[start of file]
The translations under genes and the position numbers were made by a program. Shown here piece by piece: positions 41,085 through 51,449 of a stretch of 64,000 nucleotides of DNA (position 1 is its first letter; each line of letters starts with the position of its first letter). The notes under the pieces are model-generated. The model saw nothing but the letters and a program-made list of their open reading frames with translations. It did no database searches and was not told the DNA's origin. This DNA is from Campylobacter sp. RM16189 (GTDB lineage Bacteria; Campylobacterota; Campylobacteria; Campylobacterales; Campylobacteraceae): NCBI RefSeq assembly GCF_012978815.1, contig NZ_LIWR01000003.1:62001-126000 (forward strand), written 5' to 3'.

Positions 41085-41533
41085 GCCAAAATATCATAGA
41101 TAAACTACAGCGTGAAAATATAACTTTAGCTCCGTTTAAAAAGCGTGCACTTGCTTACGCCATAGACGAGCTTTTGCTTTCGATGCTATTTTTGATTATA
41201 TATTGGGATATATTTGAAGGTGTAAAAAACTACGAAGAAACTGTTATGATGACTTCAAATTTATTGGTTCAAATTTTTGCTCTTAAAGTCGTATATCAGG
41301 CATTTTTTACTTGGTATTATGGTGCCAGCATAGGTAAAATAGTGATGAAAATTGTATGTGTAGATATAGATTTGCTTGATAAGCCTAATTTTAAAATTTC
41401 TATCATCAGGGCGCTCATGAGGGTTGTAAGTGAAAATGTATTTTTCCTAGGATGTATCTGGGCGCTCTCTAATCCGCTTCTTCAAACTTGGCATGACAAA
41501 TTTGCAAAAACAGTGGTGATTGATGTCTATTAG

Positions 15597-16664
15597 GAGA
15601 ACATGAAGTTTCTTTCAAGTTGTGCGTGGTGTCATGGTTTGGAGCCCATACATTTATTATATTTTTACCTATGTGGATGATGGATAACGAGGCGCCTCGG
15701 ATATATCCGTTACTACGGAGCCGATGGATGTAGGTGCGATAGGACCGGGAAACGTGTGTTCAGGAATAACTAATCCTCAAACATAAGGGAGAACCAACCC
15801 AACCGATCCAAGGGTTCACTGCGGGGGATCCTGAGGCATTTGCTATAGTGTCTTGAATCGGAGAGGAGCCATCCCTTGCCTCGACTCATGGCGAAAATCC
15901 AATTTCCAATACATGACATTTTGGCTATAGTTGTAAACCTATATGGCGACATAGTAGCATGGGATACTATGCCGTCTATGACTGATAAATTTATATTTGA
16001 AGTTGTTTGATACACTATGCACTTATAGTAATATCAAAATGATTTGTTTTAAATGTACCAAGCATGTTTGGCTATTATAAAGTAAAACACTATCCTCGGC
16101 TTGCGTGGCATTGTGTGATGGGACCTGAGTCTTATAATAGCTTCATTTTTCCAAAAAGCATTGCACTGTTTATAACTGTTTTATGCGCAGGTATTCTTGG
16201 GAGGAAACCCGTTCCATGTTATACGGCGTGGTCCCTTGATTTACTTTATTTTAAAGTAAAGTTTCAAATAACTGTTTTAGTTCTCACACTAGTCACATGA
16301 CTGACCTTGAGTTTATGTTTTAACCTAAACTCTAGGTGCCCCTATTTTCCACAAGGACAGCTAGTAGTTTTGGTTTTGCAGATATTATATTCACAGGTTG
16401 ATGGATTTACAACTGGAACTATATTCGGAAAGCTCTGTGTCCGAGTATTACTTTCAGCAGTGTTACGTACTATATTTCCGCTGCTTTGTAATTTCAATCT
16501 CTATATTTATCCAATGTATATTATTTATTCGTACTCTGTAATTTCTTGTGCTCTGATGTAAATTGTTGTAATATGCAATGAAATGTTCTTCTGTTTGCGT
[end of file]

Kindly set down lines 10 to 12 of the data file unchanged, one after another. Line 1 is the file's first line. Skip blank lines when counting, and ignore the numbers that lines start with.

15597 GAGA
15601 ACATGAAGTTTCTTTCAAGTTGTGCGTGGTGTCATGGTTTGGAGCCCATACATTTATTATATTTTTACCTATGTGGATGATGGATAACGAGGCGCCTCGG
15701 ATATATCCGTTACTACGGAGCCGATGGATGTAGGTGCGATAGGACCGGGAAACGTGTGTTCAGGAATAACTAATCCTCAAACATAAGGGAGAACCAACCC